2. A Model of Radiation-Induced Structural Changes

The central assumption of our model is that radiation damage in macromolecular crystals is related to the generation of bound excitonic states in the forbidden gap region of the perfect crystal. The mechanism leading to the formation of these bound electron-hole pairs is however different from the standard generation of excitons in optical spectroscopy [22], which involves electronic transitions between frontier orbitals (or valence and conduction states) of energies comparable to the band gap of the material (ca. 0.1–10 eV). In typical X-ray experiments, the crystal ground-state electrons (Figure 1a) interact with photons of energies of the order of 104 eV, which can either lead to photoemission or to the population of (semi-)bound high-energy conduction states (X-ray absorption), with the simultaneous generation of core holes (Figure 1b).
In typical macromolecular crystallography experiments, which use (monochromatic) beams of around 13 keV in energy, X-ray absorption accounts for a total beam loss of ca. 2% for 100 µm thick metal-free crystals, and generates photoelectrons with kinetic energies comparable to the X-ray photons. The photoelectrons undergo a fast series of inelastic scattering events that progressively reduce their energy [23]. These events can be interpreted as a series of transitions between electronic levels of progressively lower energy, and it can be estimated to occur within 0.01–0.1 fs in typical experimental conditions [14]. Simultaneously, the energy of the core hole increases, owing to the many-body electronic screening. For our purposes, we will assume that the screening is sufficient to create a quasi-hole in the vicinity of the Fermi energy, which can then form a Coulombically bound pair with the excited electron and give rise to excitonic intra-gap states (Figure 1c). In consequence to the localised nature of the exciton, strong electron-phonon interactions couple the nuclear lattice dynamics with the electron-hole pair. The relaxation of the lattice, and the consequent formation of a localised defect in the crystal (Figure 1d), are therefore a consequence of the exciton screening by the crystal phonons and they are promoted by the long lifetimes of excitonic states.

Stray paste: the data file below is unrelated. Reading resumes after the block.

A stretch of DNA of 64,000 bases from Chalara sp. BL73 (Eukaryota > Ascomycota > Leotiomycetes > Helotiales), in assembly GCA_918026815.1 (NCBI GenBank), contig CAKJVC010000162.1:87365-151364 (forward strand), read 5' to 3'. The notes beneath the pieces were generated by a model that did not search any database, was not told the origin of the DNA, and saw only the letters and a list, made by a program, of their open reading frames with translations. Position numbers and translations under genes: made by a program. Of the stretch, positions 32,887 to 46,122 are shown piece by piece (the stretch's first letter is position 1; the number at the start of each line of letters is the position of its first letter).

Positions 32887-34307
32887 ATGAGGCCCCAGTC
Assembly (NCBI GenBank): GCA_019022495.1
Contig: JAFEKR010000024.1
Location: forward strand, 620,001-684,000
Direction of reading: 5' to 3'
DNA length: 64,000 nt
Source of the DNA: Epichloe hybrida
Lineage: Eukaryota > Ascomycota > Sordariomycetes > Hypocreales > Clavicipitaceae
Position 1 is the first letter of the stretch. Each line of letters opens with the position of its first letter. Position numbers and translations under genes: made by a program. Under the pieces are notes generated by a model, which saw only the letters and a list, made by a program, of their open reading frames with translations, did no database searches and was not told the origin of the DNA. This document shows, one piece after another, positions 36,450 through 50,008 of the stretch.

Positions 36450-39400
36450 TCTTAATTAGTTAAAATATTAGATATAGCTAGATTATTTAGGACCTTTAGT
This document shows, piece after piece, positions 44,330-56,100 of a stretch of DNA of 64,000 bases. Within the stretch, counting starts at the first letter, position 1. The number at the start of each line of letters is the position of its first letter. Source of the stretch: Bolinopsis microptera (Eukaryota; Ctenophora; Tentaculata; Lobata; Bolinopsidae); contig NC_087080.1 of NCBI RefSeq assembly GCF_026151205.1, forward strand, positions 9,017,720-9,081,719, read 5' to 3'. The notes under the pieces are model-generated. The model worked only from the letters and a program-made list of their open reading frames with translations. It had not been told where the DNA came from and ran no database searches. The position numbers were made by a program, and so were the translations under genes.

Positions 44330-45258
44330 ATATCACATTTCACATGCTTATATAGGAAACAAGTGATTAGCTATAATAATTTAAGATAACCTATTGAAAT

This model is consistent with the results of reference [14], in which hybrid time-dependent density-functional theory (TD-DFT) calculations were used to study the time evolution of the crystal structure of n-eicosane (C20H42) after X-ray irradiation. An important conclusion of this work is that the presence of a localised electron-hole bound pair is the essential factor driving the structural distortion of the crystal lattice. In the case of a photoexcitation process, in which only the (quasi-)hole is present in the system after irradiation, no formation of localised structural defects was observed in excited-state ab initio molecular dynamics (AIMD) simulations (cf. Figure 6 in Ref. [14]). In turn, the resulting change in the crystal symmetry affects the response of the sample to incoming radiation, which can determine changes in measured X-ray structure factors, as well as in a different response of the sample to polarised radiation impinging on different crystal planes during X-ray experiments.